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Bible Verse Question

Can someone explain this so I make sure I am gettin this in the right way, someone told me too look it up after I made a statement and I am not understanding what the one has to do with the other. Can I have ur understanding of this?

Ye have heard that it hath been said, Thou shalt love thy neighbour, and hate thine enemy.
But I say unto you, Love your enemies, bless them that curse you, do good to them that hate you, and pray for them which despitefully use you, and persecute you;
That ye may be the children of your Father which is in heaven: for he maketh his sun to rise on the evil and on the good, and sendeth rain on the just and on the unjust.
For if ye love them which love you, what reward have ye? do not even the publicans the same?
And if ye salute your brethren only, what do ye more than others? do not even the publicans so?
Be ye therefore perfect, even as your Father which is in heaven is perfect.

Answer Question

Asked by Anonymous at 9:49 AM on Aug. 19, 2010 in Religion & Beliefs

Answers (24)
  • it might help to explain, if we knew what statement brought this about.

    Answer by dullscissors at 9:53 AM on Aug. 19, 2010

  • Are you referring to the first sentence in contradiction to what Jesus said?

    Answer by chocaholic888 at 9:54 AM on Aug. 19, 2010

  • sry Duh....Religion is different for everyone, just because one person doesn't not go to church every Sunday doesn't make a person any better than anyone else and if people are going to the whole church thing well then it needs to be done seven days a week and not just on Sundays.

    Answer by Korysmom96 at 9:55 AM on Aug. 19, 2010

  • That says to love your enemies. Love those that do you wrong. You are human, you do not have the right to punish and judge. Only God does. He says the son shines on you just the same way it shines on the bad folks same with the rain. Treat everybody as a loved equal regardless.

    Answer by BradenIsMySon at 9:58 AM on Aug. 19, 2010

  • Thats what I thought, so what does that have to do with what I said??

    Answer by Korysmom96 at 10:01 AM on Aug. 19, 2010

  • It is reminding us that love is what He expects. He is Love and we are to LOVE, and we cannot love if we are busy judging or cursing or getting revenge. Its not our place to do anything other than love - leave the rest up to God, and He will do whatever is right, since He is the only one Who knows what that is. Whether or not they get what you think they deserve doesn't matter - God is the judge, and a merciful one at that...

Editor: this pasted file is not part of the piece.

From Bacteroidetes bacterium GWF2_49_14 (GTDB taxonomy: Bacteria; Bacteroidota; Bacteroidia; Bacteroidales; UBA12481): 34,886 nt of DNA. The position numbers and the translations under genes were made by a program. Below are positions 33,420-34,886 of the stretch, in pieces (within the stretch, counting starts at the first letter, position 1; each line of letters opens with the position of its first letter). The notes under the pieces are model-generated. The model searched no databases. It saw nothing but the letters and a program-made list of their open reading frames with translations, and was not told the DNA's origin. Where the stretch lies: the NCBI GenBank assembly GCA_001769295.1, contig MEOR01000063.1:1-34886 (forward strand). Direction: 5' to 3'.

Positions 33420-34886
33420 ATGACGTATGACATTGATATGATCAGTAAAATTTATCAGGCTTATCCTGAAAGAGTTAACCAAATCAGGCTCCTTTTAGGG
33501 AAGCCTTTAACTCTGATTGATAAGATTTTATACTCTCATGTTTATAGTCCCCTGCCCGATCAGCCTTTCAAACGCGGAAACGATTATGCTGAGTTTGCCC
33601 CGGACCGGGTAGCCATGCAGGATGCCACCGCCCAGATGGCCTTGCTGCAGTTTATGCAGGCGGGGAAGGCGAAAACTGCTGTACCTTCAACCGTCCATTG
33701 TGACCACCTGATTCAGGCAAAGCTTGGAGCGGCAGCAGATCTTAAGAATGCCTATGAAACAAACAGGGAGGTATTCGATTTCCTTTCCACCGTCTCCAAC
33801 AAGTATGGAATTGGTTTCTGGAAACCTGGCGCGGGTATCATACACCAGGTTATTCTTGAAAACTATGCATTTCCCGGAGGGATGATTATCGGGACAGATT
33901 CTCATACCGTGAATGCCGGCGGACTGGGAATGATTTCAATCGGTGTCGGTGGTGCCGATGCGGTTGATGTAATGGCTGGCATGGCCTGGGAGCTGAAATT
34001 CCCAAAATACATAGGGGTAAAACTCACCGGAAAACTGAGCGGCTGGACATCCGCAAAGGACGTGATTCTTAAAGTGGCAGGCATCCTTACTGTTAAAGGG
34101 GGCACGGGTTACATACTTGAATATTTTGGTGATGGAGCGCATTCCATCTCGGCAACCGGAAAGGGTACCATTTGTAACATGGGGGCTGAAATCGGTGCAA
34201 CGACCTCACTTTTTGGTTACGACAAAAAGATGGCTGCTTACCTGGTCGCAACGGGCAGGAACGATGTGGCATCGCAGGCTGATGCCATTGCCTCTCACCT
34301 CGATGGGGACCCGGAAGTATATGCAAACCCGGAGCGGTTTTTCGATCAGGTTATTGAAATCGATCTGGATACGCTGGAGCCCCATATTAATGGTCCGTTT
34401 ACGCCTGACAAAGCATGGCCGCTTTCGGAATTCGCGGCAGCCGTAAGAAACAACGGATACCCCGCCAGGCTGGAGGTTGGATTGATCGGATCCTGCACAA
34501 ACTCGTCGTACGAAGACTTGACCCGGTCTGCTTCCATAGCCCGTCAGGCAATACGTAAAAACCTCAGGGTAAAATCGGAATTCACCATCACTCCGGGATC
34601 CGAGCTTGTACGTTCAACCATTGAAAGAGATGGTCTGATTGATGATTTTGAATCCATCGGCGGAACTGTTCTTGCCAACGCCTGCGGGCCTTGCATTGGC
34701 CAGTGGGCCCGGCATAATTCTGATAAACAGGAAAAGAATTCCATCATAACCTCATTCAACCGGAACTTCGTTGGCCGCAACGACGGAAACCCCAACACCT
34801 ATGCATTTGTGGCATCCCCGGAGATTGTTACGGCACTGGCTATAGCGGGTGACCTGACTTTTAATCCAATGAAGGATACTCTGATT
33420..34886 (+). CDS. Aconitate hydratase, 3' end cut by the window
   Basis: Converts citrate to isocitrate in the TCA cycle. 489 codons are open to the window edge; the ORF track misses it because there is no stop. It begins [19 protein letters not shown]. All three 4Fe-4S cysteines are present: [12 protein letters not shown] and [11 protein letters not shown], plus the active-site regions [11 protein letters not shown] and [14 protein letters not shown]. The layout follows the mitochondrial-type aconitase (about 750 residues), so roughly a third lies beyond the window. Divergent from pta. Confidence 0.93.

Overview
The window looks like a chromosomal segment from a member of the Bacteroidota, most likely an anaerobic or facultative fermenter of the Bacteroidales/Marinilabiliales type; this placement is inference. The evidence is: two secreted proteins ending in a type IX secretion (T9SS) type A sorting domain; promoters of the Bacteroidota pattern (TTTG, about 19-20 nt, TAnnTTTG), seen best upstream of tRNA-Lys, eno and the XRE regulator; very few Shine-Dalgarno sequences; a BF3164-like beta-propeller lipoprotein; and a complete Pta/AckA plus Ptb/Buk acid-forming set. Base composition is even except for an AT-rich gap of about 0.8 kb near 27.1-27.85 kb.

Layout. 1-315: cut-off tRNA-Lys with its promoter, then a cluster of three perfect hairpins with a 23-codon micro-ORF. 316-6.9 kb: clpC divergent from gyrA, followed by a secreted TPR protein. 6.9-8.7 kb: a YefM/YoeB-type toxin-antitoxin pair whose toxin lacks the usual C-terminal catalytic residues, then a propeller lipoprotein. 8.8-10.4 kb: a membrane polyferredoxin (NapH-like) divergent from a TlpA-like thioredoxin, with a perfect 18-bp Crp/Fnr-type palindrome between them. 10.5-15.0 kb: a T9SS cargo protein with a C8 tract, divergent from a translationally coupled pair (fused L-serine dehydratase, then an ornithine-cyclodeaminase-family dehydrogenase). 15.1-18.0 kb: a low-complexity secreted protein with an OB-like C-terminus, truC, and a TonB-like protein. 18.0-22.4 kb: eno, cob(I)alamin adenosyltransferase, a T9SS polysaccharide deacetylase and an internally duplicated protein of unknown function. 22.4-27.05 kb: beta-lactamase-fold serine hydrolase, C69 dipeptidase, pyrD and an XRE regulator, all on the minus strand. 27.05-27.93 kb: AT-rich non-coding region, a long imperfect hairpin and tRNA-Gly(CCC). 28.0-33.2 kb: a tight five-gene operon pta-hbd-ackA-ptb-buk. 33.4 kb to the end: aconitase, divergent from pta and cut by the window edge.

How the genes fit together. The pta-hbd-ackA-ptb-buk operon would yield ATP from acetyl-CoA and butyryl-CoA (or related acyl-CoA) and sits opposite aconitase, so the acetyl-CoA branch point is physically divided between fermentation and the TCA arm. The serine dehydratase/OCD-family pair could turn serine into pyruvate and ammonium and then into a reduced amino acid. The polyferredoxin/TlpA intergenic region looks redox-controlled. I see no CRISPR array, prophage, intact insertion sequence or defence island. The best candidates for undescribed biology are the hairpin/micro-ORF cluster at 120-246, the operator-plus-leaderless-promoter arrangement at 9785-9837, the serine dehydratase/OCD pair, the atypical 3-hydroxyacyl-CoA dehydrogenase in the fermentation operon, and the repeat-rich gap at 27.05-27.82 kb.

Answer by bandgeek521 at 10:09 AM on Aug. 19, 2010

  • i'm not understanding how you're not understanding the verse? society tells you to love your friends, family, ect. but to hate your enemies, your x friends, someone that did you wrong. the verses say to love all, not just your friends or siblings in Christ, but also love your neighbor, your enemies, your x friends, ect. To be like Christ is to love. but what that has to do with going to church every day except for just sunday i'm not sure...

    Answer by armywife43 at 10:21 AM on Aug. 19, 2010

  • Were you judging? I'm assuming that you are the one who said " if people are going to the whole church thing well then it needs to be done seven days a week and not just on Sundays." So then the verse is a biblical response to your judging, in which even though they are not attending church according to the way you feel is correct, that God loves them just as much as you.


    Answer by isabellalecour at 10:42 AM on Aug. 19, 2010

  • BTW, I added mine before I read you rebuttal.

    It means exactly what you think. That if you are a church goer and are a heavy believer, then, do not try to hate me and condemn me to Hell because I am not. You should love me the same and let God deal with me later.

    Answer by BradenIsMySon at 10:58 AM on Aug. 19, 2010

  • You have heard that it was said … hate your enemy. The OT never says that anyone should hate his or her enemy. This shows that, in his “you have heard” statements (vv. 21, 27, 33, 38, 43), Jesus is correcting not the OT itself but only misinterpretations of the OT. God's hatred of evil was a central theme in the OT (e.g., Ps. 5:4–5). Consequently, those who embodied evil were understood to be God's enemies, and it was natural to hate them (cf. Ps. 26:4–5; 139:21–22), but such hatred is never commanded by God. Love your enemies. God hates evil, but he still brings many blessings in this life even to his enemies (v. 45) by means of “common grace” (the favor that he gives to all people and not just to believers). These blessings are intended to lead unbelievers to repentance (Acts 14:17; Rom. 2:4). continued below ...

    Answer by Gal51 at 11:55 AM on Aug. 19, 2010

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